Thursday, April 28, 2016

Bard- and other -olatries

Those others of you who spend long hours each day trapped alone in the car with National Public Radio will not have failed to have heard by now that last weekend marked the 400th death-iverssary of William Shakespeare,  i.e., the man from Stratford -- a fairly arbitrary date to celebrate, but one that has given reporters and pundits a much-relished chance to dust off old lines and controversies about the bard -- the "second-best bed," whether Hamlet and Hamnet had anything to do with one another, and, of course, the conspiracy theory that won't die, that great "birther" and "truther" phenomenon of the literary cranks -- the "Shakespearean authorship question."

But take heart, gentle reader. If you are feeling the need for some thin shred of hope to cling to this political season, to prove that facts and reason and documentary evidence do still matter to some people, some of the time-- that, as someone once said, the "truth will out" (wait a minute! ...will! It must be an encoded plea for help from the true Shakespeare, warning of the impending conspiracy to deny his authorship of the plays two centuries hence!) -- as I say, if you are looking for a life-vest of sanity -- you can do no better than look to the changing receptivity of American public media over the past few decades to the Shakespeare-deniers and their theories. Compare, for instance, the delightful "Our Shakespeare, Ourselves" that aired this past weekend on On the Media, which takes it for granted that the persistent rumors that someone else wrote Shakespeare's plays have nothing to do with Shakespeare and everything to do with the theories' promoters -- to the lamentable 1992 episode of Frontline, "The Shakespeare Mystery."

Wednesday, April 27, 2016

Cross-Posting IV

My two most recent columns from the church newsletter are attached. Taken together, they form a documentary display of the inadequacy of language in the face of evil -- the first being a kind of involutionary spiral, leading into the near-breakdown of the final paragraph; the second, a tribute to the new hope kindled in the realization that action is sometimes possible when words fail. Joan Didion speaks in Slouching Toward Bethlehem of being "paralyzed by the conviction that writing was an irrelevant act, that the world as I had understood it no longer existed." Well boo hoo. Try doing it in a world that contains presidential candidate Donald Trump. Of course, even that sounds like a joke, like a twinkle -- as any mention of Trump still does. But let me try doing this once more with a straight face, because Trump really is doing works of evil. Why, is anyone's guess. Whatever failure of family structure or loving kindness or neural chemistry pointed him in this direction, I do not know. But the result is evil. His long-anticipated "pivot" this week to the "presidential" Trump, the "serious" Trump -- signified by the candlelit dinners with party apparatchiks, the tele-prompted "foreign policy address," the secret assurances from his campaign staff that the whole thing has been an act, that Trump is playing a "part" -- just cinches the matter, to my mind, because now we know that Trump has not been shooting his wad at random this election season; he has known exactly what he is doing. He has been following a plan. He has acted with malice aforethought. And every dictator whose people once comfortingly told themselves "It can't happen here" went through a similar phase of proving himself to be "a man with whom one could do business."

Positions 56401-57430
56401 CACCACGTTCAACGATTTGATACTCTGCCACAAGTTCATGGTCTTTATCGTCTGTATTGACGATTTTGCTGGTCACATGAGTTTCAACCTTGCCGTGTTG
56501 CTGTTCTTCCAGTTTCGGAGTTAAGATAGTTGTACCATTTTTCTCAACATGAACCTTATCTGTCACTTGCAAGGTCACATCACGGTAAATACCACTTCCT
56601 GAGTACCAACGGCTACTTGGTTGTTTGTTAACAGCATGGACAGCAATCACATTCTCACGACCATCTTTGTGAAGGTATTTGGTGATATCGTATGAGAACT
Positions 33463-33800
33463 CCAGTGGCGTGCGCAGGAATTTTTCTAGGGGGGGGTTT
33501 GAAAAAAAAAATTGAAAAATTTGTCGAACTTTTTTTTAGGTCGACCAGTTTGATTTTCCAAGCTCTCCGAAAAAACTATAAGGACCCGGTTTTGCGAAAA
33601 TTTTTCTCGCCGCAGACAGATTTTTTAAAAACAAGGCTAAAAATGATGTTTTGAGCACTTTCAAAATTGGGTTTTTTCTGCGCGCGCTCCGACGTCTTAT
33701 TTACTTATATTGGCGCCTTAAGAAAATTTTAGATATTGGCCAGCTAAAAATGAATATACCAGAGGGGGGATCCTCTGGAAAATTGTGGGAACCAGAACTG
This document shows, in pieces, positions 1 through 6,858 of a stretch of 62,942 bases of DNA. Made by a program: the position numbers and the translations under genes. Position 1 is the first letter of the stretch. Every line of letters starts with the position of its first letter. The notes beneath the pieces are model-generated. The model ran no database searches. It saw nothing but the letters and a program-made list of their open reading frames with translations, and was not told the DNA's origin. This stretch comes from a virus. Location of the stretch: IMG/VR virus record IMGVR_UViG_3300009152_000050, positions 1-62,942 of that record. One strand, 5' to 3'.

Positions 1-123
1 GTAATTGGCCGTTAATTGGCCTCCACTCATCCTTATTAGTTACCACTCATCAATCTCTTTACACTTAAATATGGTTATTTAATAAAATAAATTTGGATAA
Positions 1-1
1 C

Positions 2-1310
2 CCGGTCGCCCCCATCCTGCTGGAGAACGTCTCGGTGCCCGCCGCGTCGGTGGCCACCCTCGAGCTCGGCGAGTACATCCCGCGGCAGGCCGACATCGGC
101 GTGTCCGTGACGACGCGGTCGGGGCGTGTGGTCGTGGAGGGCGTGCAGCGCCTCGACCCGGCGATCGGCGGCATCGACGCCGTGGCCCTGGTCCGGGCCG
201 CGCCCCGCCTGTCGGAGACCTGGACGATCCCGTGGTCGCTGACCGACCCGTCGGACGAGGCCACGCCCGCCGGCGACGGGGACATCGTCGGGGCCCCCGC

Monday, April 18, 2016

An Update to the Previous Post

Okay, so this is now the second major news story in one week-- actually, in three days -- about a politician and would-be world leader trying to use the law to crush an artistic work primarily because (among other things) it alleges he has a small penis. Of all the utterly damning things that could be and have been said of Erdogan and Trump, the penis thing, it turns out, is the one that does it. The systematic documentation of Erdogan's violations of civil liberties and human rights, the apt comparisons of Trump to various fascist dictators and Third World strong men -- these seem not to phase either men-- perhaps, indeed, in their impoverished imaginations, they see both as a sign of "strength." Yet to suggest that either one is a little short in the dingaling department is to bring down the full force of their wrath and that of the law on the accuser.